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8 ways to avoid being liable for your 

employees’ actions

Wednesday, 12th November 2014, by Loran McDougall

In today's Workplace Bulletin:
  • How to defend a claim of vicarious liability
Dear Reader,

Did you know that you can be liable for your employee’s actions, even if you had nothing to do with those actions?
Vicarious liability is the responsibility you, as an employer, have for the actions of your employees. If these actions are found to be unlawful, both you and the employee may be held responsible.
You can be vicariously liable for:
  • discrimination and harassment committed by employees or independent contractors (you may be liable even if the discrimination or harassment takes place outside of working hours, if it occurs in a situation connected with the person’s employment);
  • actions of HR employees, e.g. in relation to making decisions and taking action in regard to performance management and dismissal; and
  • your social media platform being used to:
    • harass or bully a person; or
    • discriminate against or vilify a person or a group of people.
In today’s bulletin, Charles Power explains what you need to do to protect yourself against vicarious liability.
Until next time,
Jessica Oldfield
Loran McDougall
Editor
Workplace Bulletin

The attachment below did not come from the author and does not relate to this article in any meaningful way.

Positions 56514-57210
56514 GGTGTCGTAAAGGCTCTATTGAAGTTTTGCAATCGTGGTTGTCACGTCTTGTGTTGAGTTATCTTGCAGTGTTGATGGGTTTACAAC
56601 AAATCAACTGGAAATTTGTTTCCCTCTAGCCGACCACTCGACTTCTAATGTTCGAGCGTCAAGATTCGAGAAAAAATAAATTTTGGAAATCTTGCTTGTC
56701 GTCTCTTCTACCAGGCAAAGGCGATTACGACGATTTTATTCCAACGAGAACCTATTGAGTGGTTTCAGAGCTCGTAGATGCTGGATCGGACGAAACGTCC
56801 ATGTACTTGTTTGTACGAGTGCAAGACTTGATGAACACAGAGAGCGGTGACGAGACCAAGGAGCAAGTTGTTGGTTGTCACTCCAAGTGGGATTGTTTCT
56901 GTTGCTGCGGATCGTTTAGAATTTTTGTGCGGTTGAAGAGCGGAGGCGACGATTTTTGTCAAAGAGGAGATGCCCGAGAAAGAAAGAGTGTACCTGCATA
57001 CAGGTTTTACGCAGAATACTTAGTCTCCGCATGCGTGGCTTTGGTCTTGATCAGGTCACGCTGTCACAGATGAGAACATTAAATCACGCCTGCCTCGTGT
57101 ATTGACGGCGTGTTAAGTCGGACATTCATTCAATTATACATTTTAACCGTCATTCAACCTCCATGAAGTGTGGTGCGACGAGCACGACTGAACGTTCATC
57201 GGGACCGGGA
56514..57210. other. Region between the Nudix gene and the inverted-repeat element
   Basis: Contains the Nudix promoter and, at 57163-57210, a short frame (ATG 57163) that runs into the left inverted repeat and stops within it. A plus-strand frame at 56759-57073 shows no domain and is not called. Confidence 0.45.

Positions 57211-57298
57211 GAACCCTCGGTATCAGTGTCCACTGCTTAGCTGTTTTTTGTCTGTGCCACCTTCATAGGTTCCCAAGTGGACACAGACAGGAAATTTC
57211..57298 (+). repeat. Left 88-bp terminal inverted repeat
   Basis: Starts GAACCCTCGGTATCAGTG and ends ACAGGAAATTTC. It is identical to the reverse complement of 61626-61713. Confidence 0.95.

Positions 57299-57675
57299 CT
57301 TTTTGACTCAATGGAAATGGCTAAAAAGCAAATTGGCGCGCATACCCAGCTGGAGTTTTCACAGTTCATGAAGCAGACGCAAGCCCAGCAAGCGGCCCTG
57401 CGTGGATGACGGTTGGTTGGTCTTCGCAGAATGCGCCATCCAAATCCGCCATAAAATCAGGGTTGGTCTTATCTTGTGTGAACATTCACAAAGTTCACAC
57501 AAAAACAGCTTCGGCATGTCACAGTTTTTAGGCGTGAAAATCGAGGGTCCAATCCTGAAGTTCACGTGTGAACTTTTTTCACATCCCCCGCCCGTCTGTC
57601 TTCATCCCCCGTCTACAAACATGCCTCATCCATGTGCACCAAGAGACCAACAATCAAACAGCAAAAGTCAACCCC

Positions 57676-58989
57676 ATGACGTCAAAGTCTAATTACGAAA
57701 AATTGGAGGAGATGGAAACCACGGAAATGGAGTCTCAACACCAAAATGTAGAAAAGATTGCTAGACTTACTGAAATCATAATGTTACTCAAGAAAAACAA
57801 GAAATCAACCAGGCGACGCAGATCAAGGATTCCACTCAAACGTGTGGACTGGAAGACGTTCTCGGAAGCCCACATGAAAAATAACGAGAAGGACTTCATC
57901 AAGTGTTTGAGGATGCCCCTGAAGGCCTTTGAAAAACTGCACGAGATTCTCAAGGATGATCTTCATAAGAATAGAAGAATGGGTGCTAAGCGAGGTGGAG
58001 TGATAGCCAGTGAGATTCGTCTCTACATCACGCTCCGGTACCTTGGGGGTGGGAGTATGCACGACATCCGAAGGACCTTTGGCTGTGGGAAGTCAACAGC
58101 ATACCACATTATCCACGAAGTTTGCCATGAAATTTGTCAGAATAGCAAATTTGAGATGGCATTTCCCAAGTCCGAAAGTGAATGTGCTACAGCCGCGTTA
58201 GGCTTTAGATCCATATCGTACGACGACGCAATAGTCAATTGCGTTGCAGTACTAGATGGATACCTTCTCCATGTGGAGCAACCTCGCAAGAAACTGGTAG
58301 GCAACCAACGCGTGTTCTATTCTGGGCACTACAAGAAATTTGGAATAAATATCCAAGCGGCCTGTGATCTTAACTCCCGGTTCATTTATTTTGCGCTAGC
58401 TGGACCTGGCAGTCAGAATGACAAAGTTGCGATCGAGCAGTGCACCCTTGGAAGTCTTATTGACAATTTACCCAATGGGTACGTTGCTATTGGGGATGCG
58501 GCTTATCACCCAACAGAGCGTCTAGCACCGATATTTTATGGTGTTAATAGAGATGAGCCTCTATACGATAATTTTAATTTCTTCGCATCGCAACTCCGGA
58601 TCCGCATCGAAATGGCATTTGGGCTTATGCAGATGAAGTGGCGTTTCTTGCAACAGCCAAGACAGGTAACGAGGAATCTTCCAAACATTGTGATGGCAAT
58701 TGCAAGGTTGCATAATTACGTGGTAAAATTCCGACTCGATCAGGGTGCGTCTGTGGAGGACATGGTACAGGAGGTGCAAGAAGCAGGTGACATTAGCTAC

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How to defend a claim of vicarious liability

by Charles Power
Editor-in-Chief, Employment Law Practical Handbook
You can defend a claim of vicarious liability for unlawful acts if you can prove that you took reasonable steps to prevent the act from occurring. What is reasonable is not defined in legislation, because it can vary from case to case and will depend on the size and nature of your business.
However, doing the following things will help you to prove that you have taken reasonable steps to prevent an employee from engaging in an unlawful act:
  1. Educate your employees in the relevant areas, i.e. diversity, discrimination, harassment and social media.
  2. Have policies that:
    • describe in plain English what constitutes unlawful actions such as discrimination and harassment;
    • specify the consequences of breaches;
    • explain the procedures for making complaints and reports;
    • are easily accessible by all employees; and
    • new employees are inducted into.
  3. Conduct general and refresher training in your policies for all employees, including training employees in your complaint-handling policies and procedures.
  4. Have qualified and trained people administer the policies.
  5. Resolve all complaints promptly, fairly and effectively.
  6. Act on all reports.
  7. Apply your policies consistently through appropriate disciplinary action.
  8. Ensure that employees are clear on exactly when workplace behaviour rules will apply outside the usual workplace or working hours.
Regards,
Charles Power
Charles Power
Editor-in-Chief

Employment Law Practical Handbook




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